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Landscape to fly over

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#1 tuppe99   Members   


Posted 01 September 2012 - 05:14 AM

This answer to this question may be long, but I just need bullet points actually.

I am an absolute noob when it comes to graphics programming, but to get started all I want to do is to create a 3D landscape that I can "fly" over.

What are the steps involved in accomplishing something like that?


#2 weeska   Members   


Posted 01 September 2012 - 05:24 AM


i don't know how specific you need your bullet points, but steps involved would be something like this:
  • initialise your graphics API of choice
  • create a landscape (procedurally or from a source like a height map)
  • implement navigation
The landscape part can basically done by using a vertex shader to displace a sufficiently subdivided plane's vertices. The navigation part depends on the kind "flying" you want to have, but can be done with some translations and rotations depending on keyboard input.

#3 tuppe99   Members   


Posted 01 September 2012 - 05:30 AM

Thanks for the reply :)
The first one I have covered.

My noobness lies with the 2nd one. Since I have no idea how to create one, or even know what an vertex shader is, I guess I need to do some reading first. Any sources/tutorial that can help me with creating landscapes specifically?

#4 JTippetts   Moderators   


Posted 01 September 2012 - 10:07 AM

There are height-map editors that you can use, such as HME.

Or you can use procedural methods, such as Perlin noise or diamond squares.

There are a couple of main ways you can implement a terrain.

1) Heightmap
A heightmap terrain is based upon an evenly spaced grid of squares (think of it like a piece of graph paper). Each vertex of the grid is displaced up or down by some value, depending on the value for that location in the heightmap. A heightmap is basically a black and white image, where fully black pixels represent 0 displacement, and fully white pixels represent maximum elevation displacement. Heightmaps can be constructed procedurally, using a dedicated heightmap editor like HME above, or even edited using an image editor like Photoshop or the Gimp, by drawing black and white areas and saving the image. Doing it in an image editor is somewhat tricky, though, since it is difficult to visualize the final result.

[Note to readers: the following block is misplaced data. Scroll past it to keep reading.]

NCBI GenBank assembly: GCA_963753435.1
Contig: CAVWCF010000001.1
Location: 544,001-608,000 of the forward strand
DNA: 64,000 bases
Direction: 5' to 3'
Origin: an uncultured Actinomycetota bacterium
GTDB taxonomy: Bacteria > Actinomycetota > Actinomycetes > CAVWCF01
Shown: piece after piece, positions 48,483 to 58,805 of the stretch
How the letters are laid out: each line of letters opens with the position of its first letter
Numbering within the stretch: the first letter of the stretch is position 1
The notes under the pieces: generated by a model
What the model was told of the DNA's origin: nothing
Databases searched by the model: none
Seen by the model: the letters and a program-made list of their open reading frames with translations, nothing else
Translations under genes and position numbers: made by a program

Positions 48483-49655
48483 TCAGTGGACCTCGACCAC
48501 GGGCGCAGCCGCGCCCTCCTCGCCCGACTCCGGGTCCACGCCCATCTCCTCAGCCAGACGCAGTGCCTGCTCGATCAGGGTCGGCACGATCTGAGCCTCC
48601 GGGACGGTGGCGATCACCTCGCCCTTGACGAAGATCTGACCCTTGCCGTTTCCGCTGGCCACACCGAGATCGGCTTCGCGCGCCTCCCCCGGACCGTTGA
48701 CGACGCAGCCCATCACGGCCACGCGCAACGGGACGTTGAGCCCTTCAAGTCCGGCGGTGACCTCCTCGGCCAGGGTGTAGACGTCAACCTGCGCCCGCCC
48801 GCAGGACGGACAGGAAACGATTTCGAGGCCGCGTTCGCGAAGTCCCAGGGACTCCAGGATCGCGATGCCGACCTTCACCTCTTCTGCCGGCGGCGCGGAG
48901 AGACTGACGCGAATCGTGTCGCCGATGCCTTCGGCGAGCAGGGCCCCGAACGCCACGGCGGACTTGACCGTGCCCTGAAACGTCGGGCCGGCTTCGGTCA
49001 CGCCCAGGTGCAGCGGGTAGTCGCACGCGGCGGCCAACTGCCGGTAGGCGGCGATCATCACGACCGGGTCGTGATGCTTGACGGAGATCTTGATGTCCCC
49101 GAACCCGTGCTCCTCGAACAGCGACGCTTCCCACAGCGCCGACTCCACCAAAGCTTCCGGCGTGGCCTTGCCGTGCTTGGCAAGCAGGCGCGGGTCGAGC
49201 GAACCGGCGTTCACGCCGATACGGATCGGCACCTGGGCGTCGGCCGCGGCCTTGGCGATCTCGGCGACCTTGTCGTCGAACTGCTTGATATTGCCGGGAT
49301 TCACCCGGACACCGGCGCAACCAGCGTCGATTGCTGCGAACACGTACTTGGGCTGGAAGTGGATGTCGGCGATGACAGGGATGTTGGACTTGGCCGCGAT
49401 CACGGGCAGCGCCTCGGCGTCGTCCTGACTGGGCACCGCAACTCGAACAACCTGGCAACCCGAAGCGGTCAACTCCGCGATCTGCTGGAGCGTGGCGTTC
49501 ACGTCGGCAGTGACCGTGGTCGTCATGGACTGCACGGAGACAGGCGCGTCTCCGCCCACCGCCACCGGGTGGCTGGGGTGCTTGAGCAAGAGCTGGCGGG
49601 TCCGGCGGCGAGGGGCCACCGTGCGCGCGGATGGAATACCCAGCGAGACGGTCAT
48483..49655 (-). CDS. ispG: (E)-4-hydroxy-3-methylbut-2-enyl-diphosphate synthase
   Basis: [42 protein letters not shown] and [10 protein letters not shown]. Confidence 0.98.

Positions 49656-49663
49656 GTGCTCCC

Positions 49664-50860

A heightmap terrain can easily be texture mapped by treating the terrain as if it were a flat plane, and stretching/tiling the terrain texture(s) across it. However, this method may render poor quality on terrains that have extreme height differences and steep areas, resulting in a lot of texture stretching.

Heightmap terrain has the advantage of being very easy to implement. There are plenty of algorithms that operate on heightmap grids for the purpose of Level of Detail (LOD) in order to boost the rendering performance of large landscape grids viewed at a great distance. However, heightmap terrain has the disadvantage of being unable to implement perfectly steep terrain, overhangs, or anything like that. There are hacks you can perform, though, that displace the grid in X and Y after the vertical displacement is done, but they might possibly break other things.

2) Triangle soup
Voxel terrains and other free-form terrains are commonly implemented as a triangle soup, rather than a regular grid of squares. The term triangle soup isn't official or anything, but it is an apt description. The terrain is just a collection of triangles, not particularly tied to any kind of grid. Or they might be grid-based (as in a terrain surface constructed via an algorithm such as marching cubes) but "messy". They lack the neatness of a grid of faces, and thus can tend to complicate things such as LOD determination.

Texturing a triangle soup type of mesh is less flexible and more complicated than a simple heightmap. A common technique to use is tri-planar texturing.

Triangle soups have the advantage that any terrain shape can be represented, including overhangs, cliffs, caves, etc... The disadvantage is the vastly increased difficulty in managing the data, implementing LOD as needed, and texturing. Constructing the terrain can also be problematic, unless procedural methods alone are used. Dealing with these sorts of terrains usually amount to exercises in creative data management. The solutions for heightmap terrain are very well known and well documented, but voxel terrains and other volumetric terrains are less exhaustively documented and implemented.

I recommend, if you're just starting out and learning, to go with a heightmap. After you gain some experience, then you can try to tackle terrains of greater complexity.

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